Planning commissioner Bonnie Bona said she sensed that the students had been a little restrained in their approach. She encouraged them to push their ideas even further. For example, she suggested putting in a center-lane pedestrian/cycling boulevard along the entire stretch, from the planned roundabout at State and Ellsworth all the way north, perhaps to another roundabout that would bookend the corridor at Stimson.
Katy Ryan replied that they were concerned about presenting ideas that might seem too much like a pipe dream.
Commissioner Ken Clein mentioned the idea of having a version of New York City’s High Line, an elevated park. Christian Roadman said the students had talked about the need to improve bus routes. He liked the notion of vertical integration, like creating an elevated pedestrian/cycling path built over a lane dedicated to bus rapid transit. Rampson observed that traffic engineers can come up with some innovative ideas, if they’re prompted to think creatively.
Rampson liked the idea of viewing the medians as pallets for other purposes, like rain gardens and public art. She also said she was fascinated by the idea of sculptural signage. David Diephuis, a resident who attended the session, floated the idea of using large sculptures to evoke specific destinations, like a huge bed to point the way to hotels along the corridor.
There was some discussion of using tree sculptures to create a canopy along a central pedestrian/bike median. That prompted Diephuis to look up the Roxy Paine sculptures on his iPad – he noted that they cost a minimum of $1 million each. Jennifer Olmstead, the Taubman College’s career services and alumni network coordinator who had facilitated this project, wondered whether Briarwood Mall might view the idea as a branding opportunity – with trees emphasizing Briarwood.
Clein joked about a tie-in with local history. Harry Bennett, the head of security for Henry Ford, lived in the Ann Arbor area along the Huron River, in an estate called Bennett’s Castle. Bennett built realistic-looking concrete trees that were designed so that his gunmen could stand inside the trunk and shoot through slots, Clein said. So there’s precedent, he said, adding “not that we should have any shooting.”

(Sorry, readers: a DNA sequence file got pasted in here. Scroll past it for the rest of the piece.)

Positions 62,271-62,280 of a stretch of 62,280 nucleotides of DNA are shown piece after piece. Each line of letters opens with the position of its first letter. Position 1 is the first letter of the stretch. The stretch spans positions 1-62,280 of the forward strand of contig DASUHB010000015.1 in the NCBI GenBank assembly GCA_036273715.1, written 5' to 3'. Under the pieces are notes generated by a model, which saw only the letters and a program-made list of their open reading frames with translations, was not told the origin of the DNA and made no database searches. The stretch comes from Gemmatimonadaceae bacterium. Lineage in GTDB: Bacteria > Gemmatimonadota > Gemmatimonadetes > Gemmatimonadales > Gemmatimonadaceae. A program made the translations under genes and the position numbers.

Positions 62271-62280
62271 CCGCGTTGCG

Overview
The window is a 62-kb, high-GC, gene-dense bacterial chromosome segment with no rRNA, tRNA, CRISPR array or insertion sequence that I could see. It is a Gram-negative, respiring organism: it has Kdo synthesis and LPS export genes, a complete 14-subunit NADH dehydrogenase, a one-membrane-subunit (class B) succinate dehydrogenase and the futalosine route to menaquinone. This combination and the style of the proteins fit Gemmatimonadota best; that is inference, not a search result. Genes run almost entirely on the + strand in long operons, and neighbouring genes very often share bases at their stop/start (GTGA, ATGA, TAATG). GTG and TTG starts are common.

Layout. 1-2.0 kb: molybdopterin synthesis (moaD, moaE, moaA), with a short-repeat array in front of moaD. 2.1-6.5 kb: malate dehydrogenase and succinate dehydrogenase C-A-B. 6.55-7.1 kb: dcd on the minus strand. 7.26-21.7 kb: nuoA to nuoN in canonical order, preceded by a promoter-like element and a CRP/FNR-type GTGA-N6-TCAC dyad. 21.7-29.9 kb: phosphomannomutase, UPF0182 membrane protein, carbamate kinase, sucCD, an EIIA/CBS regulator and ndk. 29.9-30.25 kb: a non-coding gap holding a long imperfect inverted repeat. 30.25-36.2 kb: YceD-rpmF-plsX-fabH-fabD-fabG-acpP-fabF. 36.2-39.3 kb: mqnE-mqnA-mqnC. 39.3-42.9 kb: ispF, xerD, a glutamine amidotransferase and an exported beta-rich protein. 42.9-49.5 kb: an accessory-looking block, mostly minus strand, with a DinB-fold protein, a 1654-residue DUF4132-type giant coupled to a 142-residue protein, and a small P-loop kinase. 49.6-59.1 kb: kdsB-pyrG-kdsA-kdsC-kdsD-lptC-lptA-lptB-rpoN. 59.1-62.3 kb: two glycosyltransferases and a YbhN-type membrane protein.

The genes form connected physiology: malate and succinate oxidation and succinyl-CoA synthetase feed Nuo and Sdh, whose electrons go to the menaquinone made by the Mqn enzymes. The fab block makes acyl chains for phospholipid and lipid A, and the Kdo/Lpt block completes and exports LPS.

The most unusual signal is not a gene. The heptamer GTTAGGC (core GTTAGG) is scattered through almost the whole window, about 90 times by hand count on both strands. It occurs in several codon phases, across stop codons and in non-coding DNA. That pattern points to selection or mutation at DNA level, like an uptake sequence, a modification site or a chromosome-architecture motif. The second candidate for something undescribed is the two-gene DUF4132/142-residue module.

Referring to sculptures and other possible artwork, Roadman observed that there’s a fine line between just putting something there for art’s sake, versus using artwork to create a cohesive sense of identity.
Clein noted that the city has been struggling with the identity of South State for a long time. Many people see it as just a drive-through area between destinations, but clearly there are a lot of people who view it as more than that, he said. The ideas presented by the students have addressed this issue, bringing in the concepts of sustainability and the “tree town” reputation of Ann Arbor. The ideas have real viability, he said.
The city’s draft South State corridor report is being reviewed by planning commissioners, who are expected to vote on it at their Dec. 18 or Jan. 3 meeting. Their recommendation would be sent to the Ann Arbor city council, who would be asked to authorize the plan formally to be distributed to adjoining jurisdictions – including Pittsfield Township, which the corridor abuts.
At that point, there would be a formal 42-day comment period before the plan’s formal approval process. The city would hold another public meeting on the plan during that 42-day period, according to planning manager Wendy Rampson.
When the plan is approved, city staff would begin identifying ways to implement the recommended actions, including identifying funding sources.
Next regular meeting: Tuesday, Dec. 4, 2012 at 7 p.m. in the second-floor council chambers at city hall, 301 E. Huron St., Ann Arbor. [Check Chronicle event listings to confirm date]